- In Traveling communities, like Hindou Oumarou Ibrarhim’s located around Lake Chad, the loss of biodiversity is creating more than just nutritional deficiencies, it’s aggravating warfare. As climate change causes resources to deplete, large communities are forced to relocate which leads to fighting for land and resources.
- Hurricanes are becoming more powerful resulting in massive flooding and overall destruction of urban infrastructure for those communities living along the coast. As destruction persists and sea levels continue to rise, people are forced to migrate further inland. This places a strain on inland communities that may not be equipped to handle an influx of people with housing, food, economic and health needs.
While climate change seems dire, there are solutions that we as a global community can achieve.
Continue to promote the voices of women and girls. By providing women and girls with the agency to be active members of their local communities at a young age, their voices contribute to social and political discussions that affect them the most. In addition, ensuring women and girls have access to education and ensuring their reproductive rights may be the one of the most powerful solutions to mitigate climate change.
Learn from Indigenous peoples about the effects of climate change. Frontline communities hold the belief that the land is a part of all of us and we, as civilization, should have a symbiotic relationship with the Earth. Because they are more in tune with the daily activities of animals, plants, and weather, they see the effects of climate change first-hand. Giving Indigenous populations a seat at the table will lead to a better understanding of how our changing natural environments affect things like animal migration and the availability of natural resources.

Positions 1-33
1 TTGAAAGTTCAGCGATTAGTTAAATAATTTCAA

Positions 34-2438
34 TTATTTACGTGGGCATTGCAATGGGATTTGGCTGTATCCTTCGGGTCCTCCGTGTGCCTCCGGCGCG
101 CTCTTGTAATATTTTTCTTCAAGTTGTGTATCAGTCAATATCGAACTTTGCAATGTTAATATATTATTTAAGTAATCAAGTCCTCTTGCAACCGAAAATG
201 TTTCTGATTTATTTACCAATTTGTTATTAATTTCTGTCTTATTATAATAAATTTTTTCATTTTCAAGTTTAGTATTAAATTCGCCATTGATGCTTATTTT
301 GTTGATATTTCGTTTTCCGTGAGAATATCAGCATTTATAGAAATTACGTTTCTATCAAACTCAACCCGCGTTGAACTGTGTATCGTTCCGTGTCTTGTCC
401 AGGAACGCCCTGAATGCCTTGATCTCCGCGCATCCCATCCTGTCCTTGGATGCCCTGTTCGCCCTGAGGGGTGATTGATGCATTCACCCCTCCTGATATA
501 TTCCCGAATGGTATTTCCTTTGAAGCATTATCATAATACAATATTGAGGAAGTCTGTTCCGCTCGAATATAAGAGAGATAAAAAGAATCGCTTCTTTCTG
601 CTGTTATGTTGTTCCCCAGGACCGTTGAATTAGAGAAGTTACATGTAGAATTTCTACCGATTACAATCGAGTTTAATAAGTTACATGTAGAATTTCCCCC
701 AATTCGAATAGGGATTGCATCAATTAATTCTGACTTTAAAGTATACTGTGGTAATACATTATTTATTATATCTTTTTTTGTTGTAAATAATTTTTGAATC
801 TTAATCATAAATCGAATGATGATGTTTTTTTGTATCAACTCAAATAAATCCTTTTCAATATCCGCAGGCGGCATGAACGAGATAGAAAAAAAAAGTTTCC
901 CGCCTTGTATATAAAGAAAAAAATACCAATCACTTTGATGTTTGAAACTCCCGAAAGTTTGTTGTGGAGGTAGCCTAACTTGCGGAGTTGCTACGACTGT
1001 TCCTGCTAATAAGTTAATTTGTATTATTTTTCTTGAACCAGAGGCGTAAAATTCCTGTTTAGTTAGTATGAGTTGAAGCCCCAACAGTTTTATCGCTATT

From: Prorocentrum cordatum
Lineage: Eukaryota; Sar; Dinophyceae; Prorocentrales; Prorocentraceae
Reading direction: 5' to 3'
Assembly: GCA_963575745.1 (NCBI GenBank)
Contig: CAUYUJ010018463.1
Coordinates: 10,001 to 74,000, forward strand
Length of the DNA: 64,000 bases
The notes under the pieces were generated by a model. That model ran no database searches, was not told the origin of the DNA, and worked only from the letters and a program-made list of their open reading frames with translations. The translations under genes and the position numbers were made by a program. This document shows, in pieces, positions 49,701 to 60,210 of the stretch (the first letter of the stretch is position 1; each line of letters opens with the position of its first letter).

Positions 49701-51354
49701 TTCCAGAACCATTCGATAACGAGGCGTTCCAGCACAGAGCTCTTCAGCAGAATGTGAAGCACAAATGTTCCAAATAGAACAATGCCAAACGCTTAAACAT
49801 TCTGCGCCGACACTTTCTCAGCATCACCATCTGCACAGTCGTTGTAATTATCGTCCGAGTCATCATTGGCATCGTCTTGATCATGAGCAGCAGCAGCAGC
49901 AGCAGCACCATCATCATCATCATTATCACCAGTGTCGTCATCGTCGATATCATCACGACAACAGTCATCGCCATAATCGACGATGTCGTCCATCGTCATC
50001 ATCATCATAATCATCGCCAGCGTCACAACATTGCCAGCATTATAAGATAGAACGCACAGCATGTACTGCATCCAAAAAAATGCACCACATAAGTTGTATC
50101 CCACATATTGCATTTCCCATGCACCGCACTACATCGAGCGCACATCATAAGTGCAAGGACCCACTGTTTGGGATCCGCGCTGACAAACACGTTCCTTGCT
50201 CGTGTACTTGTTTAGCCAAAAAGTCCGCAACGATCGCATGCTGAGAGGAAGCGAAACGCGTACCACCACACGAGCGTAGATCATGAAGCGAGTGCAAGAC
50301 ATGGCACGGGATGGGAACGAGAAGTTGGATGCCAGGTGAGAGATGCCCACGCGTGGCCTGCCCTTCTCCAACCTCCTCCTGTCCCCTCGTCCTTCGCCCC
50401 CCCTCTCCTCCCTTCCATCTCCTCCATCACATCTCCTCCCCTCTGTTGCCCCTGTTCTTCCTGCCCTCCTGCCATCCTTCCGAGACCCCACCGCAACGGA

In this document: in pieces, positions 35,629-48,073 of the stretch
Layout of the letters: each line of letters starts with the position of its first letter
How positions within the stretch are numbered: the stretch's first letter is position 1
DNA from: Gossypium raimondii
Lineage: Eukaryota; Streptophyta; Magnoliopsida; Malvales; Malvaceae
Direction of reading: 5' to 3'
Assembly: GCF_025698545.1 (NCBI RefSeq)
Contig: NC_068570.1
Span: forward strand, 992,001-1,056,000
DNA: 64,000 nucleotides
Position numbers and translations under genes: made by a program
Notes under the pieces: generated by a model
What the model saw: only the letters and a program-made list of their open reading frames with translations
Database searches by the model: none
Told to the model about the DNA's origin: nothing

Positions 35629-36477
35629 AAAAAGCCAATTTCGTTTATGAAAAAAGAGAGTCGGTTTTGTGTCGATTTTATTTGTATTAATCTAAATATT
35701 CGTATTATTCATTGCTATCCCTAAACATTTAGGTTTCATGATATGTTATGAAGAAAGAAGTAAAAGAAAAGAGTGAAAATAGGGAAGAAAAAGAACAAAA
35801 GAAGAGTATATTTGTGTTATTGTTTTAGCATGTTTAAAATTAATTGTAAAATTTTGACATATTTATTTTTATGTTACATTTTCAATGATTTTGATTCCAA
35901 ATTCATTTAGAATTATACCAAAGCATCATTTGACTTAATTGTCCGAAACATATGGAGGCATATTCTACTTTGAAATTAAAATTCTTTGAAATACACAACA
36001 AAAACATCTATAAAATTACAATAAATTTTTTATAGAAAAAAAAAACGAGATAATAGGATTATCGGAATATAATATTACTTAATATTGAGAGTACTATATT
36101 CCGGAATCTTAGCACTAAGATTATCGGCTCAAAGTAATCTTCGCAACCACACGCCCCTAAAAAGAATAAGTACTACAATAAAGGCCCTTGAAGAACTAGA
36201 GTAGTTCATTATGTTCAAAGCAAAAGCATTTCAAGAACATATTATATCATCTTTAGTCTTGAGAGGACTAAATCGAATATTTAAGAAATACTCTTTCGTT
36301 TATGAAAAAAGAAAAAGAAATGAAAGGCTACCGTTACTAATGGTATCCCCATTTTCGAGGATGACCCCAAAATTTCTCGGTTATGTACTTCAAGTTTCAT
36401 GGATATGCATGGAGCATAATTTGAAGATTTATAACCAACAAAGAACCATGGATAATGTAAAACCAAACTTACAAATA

Make climate education available to young people all over the world and encourage them to be part of the solution. Although many young people have already taken this task upon themselves, institutions must recognize their role in providing these educational opportunities. At the Summit we heard from Alexandria Villaseñor, co-founder of the US Youth Climate Strike and founder of Earth Uprising, whose actionable goal is getting the attention of global leaders and holding major polluters accountable.
As such, an economic, racial and gender justice approach to environmental policy change must be enacted to ensure equitable solutions are created together with the people most affected. We learned from Jayathma Wickramanayake, the UN Secretary-General’s Envoy on Youth, that “Climate change is an intersectional issue and must be treated as one.”
Despite how trying it may seem, all of us have the power to make an impact and here’s how:
- Ask yourself what you value and have a plan for making your values known. As Jonathan Safran Fore said, “write that plan down – give it words, numbers and days of the week. Share this plan with your family and friends, knowing that those not yet alive will witness it too.”
- Be a more conscious consumer. Think about what you buy and how those decisions affect the environment. Reducing what you consume or simply making the decision to forgo the plastic to-go cup has more of global impact than you realize.
- Because as Robert Swan said, “The greatest threat to our planet, is the belief that someone else will save it.”
- Continue to educate yourself about climate change at https://climate.nasa.gov/ and be informed on the latest conversations by following @UNFCC.